Singapore Manufacturing Federation launches upskill guide, sustainability service for SMEs, Latest Singapore News - The New Paper

Singapore Manufacturing Federation launches upskill guide, sustainability service for SMEs

Smaller firms here can now borrow an expert to help them decarbonise their business activities and meet reporting rules on sustainability issues.

The initiative will allow local manufacturers – mainly small and medium-sized enterprises (SMEs) – to comply with the disclosure rules their multinational partners need to make regarding the carbon emissions of their supply chains.

The Singapore Manufacturing Federation (SMF) unveiled the programme – known as the Chief Sustainability Officer (CSO) as a Service – on Jan 19 in a bid to boost the competitiveness and credibility of Singapore’s export-driven manufacturing sector, which contributes about 22 per cent of the nation’s gross domestic product.

“Companies need to start reporting emission numbers or risk losing out to competitors, as many of them are suppliers for international partners who will soon need to submit reports about the carbon footprint of their supply chain,” said SMF president Lennon Tan.

He added that the federation understands that many SMEs cannot afford dedicated staff to plan and oversee sustainability initiatives due to limited resources, and so are unsure about where to begin.

A firm can ask for an SMF in-house expert to work with their own CSO and help plan a decarbonisination pathway, and to gather data on environmental, social, and corporate governance issues and report it in accordance with local and international standards.

The SMF expert will not be full time at the SME but will spend enough time to show the staff what to do, and return to help when the firm has reached the next stage of its plan.

As the largest national organisation representing the interests of manufacturers, SMF is working closely with members to address challenges they face on their sustainability journey,” said Mr Tan, who was speaking at the SMF Manufacturing Day Summit 2024 held at the Sands Expo & Convention Centre in Singapore.

The SMF also unveiled a playbook to help manufacturers, especially SMEs, upskill their employees, particularly in the precision engineering sector, which employs over 90,000 people.

It noted that the playbook is the first such guide for a manufacturing sub-sector and will be one of many to cover other sub-sectors, with at least two being produced every year.

The playbook – compiled by the Advanced Manufacturing Training Academy (AMTA) and SkillsFuture Singapore (SSG) – aims to help firms cope with a tide of transformative challenges, including disruptive technologies, rising costs, intense competition, a shortage of skilled operators and the looming threat of supply chain disruptions amid geopolitical uncertainties.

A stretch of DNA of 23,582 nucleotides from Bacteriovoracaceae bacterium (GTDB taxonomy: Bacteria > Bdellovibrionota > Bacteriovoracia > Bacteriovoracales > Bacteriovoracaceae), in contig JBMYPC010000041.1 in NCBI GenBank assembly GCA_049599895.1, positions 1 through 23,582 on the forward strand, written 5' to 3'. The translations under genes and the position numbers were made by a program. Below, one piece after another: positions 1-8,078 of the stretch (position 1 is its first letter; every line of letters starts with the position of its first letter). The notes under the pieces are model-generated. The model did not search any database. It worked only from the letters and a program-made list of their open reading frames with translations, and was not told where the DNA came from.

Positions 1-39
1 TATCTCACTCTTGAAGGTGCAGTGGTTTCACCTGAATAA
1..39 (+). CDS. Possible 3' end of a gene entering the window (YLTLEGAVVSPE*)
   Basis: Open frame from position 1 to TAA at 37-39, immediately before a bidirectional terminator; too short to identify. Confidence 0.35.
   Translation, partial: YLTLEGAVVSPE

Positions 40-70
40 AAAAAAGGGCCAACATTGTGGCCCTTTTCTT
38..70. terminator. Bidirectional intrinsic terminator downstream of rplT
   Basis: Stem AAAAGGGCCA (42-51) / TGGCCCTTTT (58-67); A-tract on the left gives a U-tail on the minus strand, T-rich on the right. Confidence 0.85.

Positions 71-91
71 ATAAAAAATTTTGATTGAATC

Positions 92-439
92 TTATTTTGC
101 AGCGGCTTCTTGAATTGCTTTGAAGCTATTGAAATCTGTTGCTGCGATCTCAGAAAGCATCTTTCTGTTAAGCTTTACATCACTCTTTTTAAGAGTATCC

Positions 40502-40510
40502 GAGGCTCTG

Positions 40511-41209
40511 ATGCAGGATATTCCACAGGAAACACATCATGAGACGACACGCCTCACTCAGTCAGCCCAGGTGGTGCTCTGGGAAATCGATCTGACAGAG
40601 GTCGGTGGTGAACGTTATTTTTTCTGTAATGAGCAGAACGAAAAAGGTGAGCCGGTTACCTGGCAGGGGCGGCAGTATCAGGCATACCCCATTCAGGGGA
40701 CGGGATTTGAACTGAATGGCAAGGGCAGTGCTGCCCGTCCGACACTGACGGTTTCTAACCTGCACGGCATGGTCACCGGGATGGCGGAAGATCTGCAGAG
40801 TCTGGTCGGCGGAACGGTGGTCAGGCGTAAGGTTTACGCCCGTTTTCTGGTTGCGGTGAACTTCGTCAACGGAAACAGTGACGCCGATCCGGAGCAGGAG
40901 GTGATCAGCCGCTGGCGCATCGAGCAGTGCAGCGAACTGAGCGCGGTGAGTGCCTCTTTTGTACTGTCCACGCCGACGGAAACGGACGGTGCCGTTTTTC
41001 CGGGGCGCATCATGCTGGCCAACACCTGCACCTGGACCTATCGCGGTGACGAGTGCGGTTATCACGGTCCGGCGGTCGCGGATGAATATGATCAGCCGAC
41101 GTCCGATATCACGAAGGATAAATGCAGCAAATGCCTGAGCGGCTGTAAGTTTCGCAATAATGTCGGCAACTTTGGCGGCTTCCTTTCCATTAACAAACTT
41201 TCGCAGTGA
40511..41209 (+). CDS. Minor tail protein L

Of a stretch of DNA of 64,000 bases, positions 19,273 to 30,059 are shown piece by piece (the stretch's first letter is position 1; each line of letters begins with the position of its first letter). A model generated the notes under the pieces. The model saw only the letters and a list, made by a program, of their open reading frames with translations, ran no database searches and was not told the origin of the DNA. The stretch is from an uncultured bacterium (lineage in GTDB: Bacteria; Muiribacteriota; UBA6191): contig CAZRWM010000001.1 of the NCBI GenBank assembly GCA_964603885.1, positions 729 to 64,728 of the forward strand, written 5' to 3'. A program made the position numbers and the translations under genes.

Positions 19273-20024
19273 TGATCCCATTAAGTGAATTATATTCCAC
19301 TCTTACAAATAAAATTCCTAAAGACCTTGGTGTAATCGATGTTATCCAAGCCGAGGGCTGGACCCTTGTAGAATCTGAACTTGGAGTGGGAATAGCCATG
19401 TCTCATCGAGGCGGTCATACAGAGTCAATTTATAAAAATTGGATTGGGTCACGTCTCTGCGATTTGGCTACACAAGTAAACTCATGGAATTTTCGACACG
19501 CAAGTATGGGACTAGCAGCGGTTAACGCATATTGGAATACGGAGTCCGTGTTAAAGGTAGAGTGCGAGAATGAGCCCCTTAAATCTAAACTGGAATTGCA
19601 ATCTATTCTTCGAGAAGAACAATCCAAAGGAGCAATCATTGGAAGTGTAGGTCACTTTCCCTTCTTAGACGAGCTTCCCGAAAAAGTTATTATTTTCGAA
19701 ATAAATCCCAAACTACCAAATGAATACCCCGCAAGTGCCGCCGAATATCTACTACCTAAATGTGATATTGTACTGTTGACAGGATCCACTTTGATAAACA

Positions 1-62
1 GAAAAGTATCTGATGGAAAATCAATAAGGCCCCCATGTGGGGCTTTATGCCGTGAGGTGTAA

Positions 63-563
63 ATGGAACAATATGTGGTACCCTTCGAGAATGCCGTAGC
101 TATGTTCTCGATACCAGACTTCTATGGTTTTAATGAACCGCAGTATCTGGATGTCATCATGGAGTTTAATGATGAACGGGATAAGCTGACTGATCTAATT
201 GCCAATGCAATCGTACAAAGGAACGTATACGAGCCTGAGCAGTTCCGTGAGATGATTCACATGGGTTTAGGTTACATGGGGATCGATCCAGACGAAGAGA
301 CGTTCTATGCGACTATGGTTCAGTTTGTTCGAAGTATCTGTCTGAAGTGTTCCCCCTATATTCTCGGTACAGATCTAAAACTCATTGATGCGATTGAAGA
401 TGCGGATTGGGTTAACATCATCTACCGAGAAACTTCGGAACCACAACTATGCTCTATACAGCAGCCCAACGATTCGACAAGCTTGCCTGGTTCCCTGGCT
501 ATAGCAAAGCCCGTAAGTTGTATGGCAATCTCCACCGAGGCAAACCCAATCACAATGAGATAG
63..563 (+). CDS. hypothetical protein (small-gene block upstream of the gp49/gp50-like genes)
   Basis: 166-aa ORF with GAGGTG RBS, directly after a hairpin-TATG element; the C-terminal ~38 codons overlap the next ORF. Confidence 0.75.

Mr Alvin Tan, Minister of State of Trade and Industry and Culture, Community and Youth, told the summit that Singapore, as the world’s eighth largest exporter of high-tech goods, is a regional powerhouse for manufacturing.

But global shifts like the pace of technological advancements, reconfigurations in global supply chains and consumers’ scrutiny of sustainable practices amid growing environmental concerns point to a more uncertain future for manufacturing.

“In today’s age of intense competition, Singapore must continue to invest significantly in research, innovation and enterprise efforts,” Mr Tan added.

“There are new opportunities amidst these global shifts too, that will allow Singapore to maintain and even enhance our attractiveness as a manufacturing hub.”

However, to capture these opportunities, Singapore must double down on its key and core value propositions that include connectivity, stability and a well-developed innovation ecosystem.

“As the world grapples with the environmental and social consequences of traditional manufacturing, compounded by shifts in consumer preferences towards more sustainable products and offerings, the need for sustainable manufacturing practices has become increasingly urgent,” Mr Tan said.

He also stressed the importance of investing in the local workforce and urged companies to upskill and reskill their workers by tapping various schemes, such as the SkillsFuture Enterprise Credit.

AMTA director Zeng Xianting said the new playbook encompasses six key roles, ranging from operators to specialists and engineers, providing a detailed breakdown of essential role changes and the new skill proficiencies necessitated by disruptive technologies.

“It (the playbook) aims to empower the industry to maintain its competitive edge by providing a clear strategy for engineers, specialists, and operators to adopt new competencies,” Dr Zeng added.